Leadership Lessons from Cheech and Chong
On our way out to Iowa, we arrived to the Denver airport and began to look for parking. The surface lot, for $5 a day seemed like the way to go, so we drove and drove and drove until finally we got to the surface shuttle lot. We were given instructions to go ahead and park anywhere. Seasoned veterans of shuttle lots, we surveyed the closest shuttle, surmised its path and pulled into a slot which would allow us time to gather our bags, walk to the shuttle stop and directly step onto the approaching shuttle without breaking stride.
As I was almost ready to put the car in park I noticed a white cargo van speeding toward our position and the driver waving her arms.
“What is her problem?” Deann asked.
I rolled down my window and the driver of the white van stuck her head out the window and… - Let me pause right here. Have you ever seen the Cheech and Chong movie where they smoke that huge doobie, which is actually a paper towel tube wrapped in paper and smoke is pouring out of the windows so you can’t even see them inside the car? Well, I think she had seen the movie multiple times and idolized the ganja smoking duo because (un-pause) as she stuck her head out the window, I could see her eyes were quite glazed over and her speech wasn’t the crispest. Her first words were “Hey – you can’t park here” Looking around at the 20 or so other parked cars I was surrounded by, I immediately vocalized my thoughts.
“Why not?” I said as I simultaneously read "Denver International Airport Authority" on the door of her van and the matching words and logo on her hat and jacket and probably the ID badge I could only see the top of.
A dumb question (obviously she had the authority to make me do whatever she wanted) asked to a dumb person (at least I felt chemically induced dumbness) gets a dumb answer.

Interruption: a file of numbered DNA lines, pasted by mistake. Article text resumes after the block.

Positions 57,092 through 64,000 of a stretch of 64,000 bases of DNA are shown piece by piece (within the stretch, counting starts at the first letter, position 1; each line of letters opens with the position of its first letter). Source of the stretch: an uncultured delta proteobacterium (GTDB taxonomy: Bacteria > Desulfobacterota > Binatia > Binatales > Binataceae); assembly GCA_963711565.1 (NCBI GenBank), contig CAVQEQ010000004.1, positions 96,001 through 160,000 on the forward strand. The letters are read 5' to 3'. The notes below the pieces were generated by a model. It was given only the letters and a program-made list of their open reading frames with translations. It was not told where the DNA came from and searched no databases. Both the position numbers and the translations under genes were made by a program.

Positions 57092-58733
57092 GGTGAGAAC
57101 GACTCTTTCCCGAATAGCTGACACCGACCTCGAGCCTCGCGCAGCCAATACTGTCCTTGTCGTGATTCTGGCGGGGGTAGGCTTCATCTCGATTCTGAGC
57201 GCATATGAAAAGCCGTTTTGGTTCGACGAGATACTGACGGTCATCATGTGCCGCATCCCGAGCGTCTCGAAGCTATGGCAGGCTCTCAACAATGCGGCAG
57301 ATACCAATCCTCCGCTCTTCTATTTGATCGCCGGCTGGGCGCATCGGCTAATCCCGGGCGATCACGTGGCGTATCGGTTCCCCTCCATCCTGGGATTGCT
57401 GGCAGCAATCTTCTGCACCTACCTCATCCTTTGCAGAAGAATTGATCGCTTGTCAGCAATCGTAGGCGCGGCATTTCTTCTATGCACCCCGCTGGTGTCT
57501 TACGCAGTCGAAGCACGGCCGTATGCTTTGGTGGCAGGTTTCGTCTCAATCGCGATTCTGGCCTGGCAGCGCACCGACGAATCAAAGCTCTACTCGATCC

“Uh, because we’re having a speed race tomorrow and we don’t want any damage to occur to your car.”
I thought about it, but refrained from asking any more questions about what kind of speed test can you actually conduct in an airport shuttle parking lot. Whatever she wanted to do in this parking lot, or in that van was good enough for me, I’ll just quietly move my vehicle to wherever you specify and be on my way.
Obviously I obeyed her authority and moved my car. Obviously I didn’t respect her authority. When you are given authority, it doesn’t automatically come with leadership status. Don’t assume it does.
Some differences between authority and leadership:
- Authority is obeyed but not always respected; Leadership is followed as well as respected
- Authority can be given; Leadership must be earned
- Authority uses consequences to enforce its rules; Leadership doesn’t use consequences to motivate, instead it uses common goals, encouragement and momentum to accomplish the same things.
- Authority can create a feeling of resentment and spite towards the individual, a larger group represented by the individual, or both; Leadership creates a desire to belong to a larger group.
- Authority gets compliance; Leadership gets commitment.